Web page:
On the other hand, Paul's point that we should not automatically assume that Republican presidents will have better economic policies than Democratic ones is well taken, and I agree with it absolutely. Bill Clinton at least did no harm (or little). George W. Bush contributed to the Crash of 2008 with a number of harmful economic policies, the greatest of which was the economic effect of the insane wars in Iraq and Afghanistan.


      JE comments:  Meanwhile, we had yet another grim day on Wall Street.  My "portfolio lite" includes a few dozen shares of JC Penney, which tanked by almost 20%.  Ouch.  Will Ellen Degeneres get the pink slip?


      On a related topic:  has anyone taken the plunge on Facebook's IPO?  I'll pass.  To my mind FB is a fad that will run its course, and $100 billion for a website is a lot of money.  Reminds me of tulips or Beanie Babies.  At least Pets.com, back in its prime, would mail you some cat food.

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      • Can the President Affect Stock Prices? (Tor Guimaraes, USA 05/18/12 3:54 AM)
        In general I agree with the observations by Cameron Sawyer (CS; 16 May) regarding the President-Stock market relationship. However, some of Cameron's specific statements are questionable.

        CS: The main effect of economic policy on the stock market will play out years and decades later, not during that president's term. Furthermore, it's not the President who is primarily responsible for economic policy--it's Congress.


        TG: Cameron neglected the strong and relatively immediate impact of monetary policy (the FED which supposedly politically independent) on the stock market. Traders commonly recognize this as "Don't fight the FED."


        CS: The influence of the President depends on how much he is supported in Congress, and depends on how active he is in economic policy. Bill Clinton, governing with a Republican Congress, and not undertaking much of anything in economic policy in any case, had influence on the economy approaching zero.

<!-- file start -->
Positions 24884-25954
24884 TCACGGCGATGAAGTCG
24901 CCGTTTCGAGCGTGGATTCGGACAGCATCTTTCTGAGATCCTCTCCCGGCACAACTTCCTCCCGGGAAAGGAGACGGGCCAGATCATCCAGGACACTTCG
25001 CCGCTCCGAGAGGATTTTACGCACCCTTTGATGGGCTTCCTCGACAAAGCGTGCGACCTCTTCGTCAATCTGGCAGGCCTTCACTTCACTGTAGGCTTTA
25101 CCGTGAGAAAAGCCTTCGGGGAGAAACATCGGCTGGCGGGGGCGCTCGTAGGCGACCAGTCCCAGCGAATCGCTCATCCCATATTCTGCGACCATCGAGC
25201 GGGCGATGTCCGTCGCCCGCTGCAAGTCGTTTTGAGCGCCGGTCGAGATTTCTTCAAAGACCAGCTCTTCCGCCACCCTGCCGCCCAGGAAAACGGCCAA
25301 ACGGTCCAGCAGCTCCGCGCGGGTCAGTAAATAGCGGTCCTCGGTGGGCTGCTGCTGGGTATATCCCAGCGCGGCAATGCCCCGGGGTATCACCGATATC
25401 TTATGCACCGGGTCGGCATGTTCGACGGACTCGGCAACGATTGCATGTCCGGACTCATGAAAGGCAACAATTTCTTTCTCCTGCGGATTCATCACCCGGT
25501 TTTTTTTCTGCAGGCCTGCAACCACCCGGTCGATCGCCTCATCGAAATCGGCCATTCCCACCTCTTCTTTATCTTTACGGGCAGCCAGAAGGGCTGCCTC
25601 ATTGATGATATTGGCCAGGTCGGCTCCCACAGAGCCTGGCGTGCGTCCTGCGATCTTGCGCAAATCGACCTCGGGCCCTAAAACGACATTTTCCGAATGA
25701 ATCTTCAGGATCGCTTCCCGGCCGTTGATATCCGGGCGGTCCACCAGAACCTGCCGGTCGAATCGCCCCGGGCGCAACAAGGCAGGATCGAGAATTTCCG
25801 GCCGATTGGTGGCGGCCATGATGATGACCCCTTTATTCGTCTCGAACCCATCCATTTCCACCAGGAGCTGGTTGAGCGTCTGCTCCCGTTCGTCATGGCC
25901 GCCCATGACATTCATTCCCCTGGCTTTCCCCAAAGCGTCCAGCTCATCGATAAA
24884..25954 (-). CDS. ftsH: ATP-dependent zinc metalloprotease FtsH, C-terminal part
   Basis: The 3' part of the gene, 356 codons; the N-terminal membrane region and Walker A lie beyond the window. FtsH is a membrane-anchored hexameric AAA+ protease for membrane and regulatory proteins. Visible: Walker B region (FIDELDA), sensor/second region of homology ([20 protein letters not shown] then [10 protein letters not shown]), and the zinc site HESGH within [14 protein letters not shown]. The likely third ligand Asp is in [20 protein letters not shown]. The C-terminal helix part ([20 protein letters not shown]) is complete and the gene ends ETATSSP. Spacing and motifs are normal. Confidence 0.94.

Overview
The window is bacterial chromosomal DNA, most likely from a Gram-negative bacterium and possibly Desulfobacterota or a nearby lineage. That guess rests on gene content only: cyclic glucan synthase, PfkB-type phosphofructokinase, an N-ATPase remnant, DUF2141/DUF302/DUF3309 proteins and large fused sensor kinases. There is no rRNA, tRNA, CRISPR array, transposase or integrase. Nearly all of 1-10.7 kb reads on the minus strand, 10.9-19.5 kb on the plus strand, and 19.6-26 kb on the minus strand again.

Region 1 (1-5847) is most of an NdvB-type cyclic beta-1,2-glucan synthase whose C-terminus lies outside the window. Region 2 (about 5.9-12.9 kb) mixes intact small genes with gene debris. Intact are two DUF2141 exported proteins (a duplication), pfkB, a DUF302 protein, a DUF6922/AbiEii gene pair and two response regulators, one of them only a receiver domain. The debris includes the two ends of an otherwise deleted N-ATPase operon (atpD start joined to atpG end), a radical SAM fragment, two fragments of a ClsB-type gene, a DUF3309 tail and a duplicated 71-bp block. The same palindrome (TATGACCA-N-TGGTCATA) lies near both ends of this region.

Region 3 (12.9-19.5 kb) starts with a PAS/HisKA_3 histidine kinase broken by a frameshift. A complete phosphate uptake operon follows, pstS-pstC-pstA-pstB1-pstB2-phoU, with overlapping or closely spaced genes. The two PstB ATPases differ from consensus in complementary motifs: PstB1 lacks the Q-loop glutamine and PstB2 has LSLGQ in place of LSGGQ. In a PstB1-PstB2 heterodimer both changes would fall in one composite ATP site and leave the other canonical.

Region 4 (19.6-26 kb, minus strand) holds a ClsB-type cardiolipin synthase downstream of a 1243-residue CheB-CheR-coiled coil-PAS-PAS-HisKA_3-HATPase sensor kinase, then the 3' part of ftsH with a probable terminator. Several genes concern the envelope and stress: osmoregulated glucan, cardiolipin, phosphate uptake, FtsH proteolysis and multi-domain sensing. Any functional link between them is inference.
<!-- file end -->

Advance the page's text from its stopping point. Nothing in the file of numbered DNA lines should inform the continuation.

TG: The economy and the stock market were quite strong under Clinton. We even ran a budget surplus, believe it or not.


        CS: Ronald Reagan, by contrast, made economic policy the centerpiece of his election campaign, and then of his administration. He did lead a supportive Congress and significantly influence economic policy. The effects lasted decades; arguably, to this present day. So people are rightly concerned that Obama's policies might cause long-term damage to the economy, and indirectly, to the stock market.


        TG: Whoever is/will be in the White House next will have great difficulty with economic policy. Bush/Cheney policies (job outsourcing, major wars, tax break for the wealthy and corporations) destroyed the economy and the middle class, representing 70 percent of the economic engine. Except for my favorite politician Ron Paul, everyone else seems out to lunch. Obama's policies are to benefit the middle class, but his policies seem ineffective so far. As I forecasted in 2009, his policies seem to be spread the pain until things improve, but where is the improvement? Romney strikes me as a chicken-hawk vulture capitalist there to continue the Bush/Cheney policies. If he gets in, the gap between rich and poor in this country will make South American dictators look generous.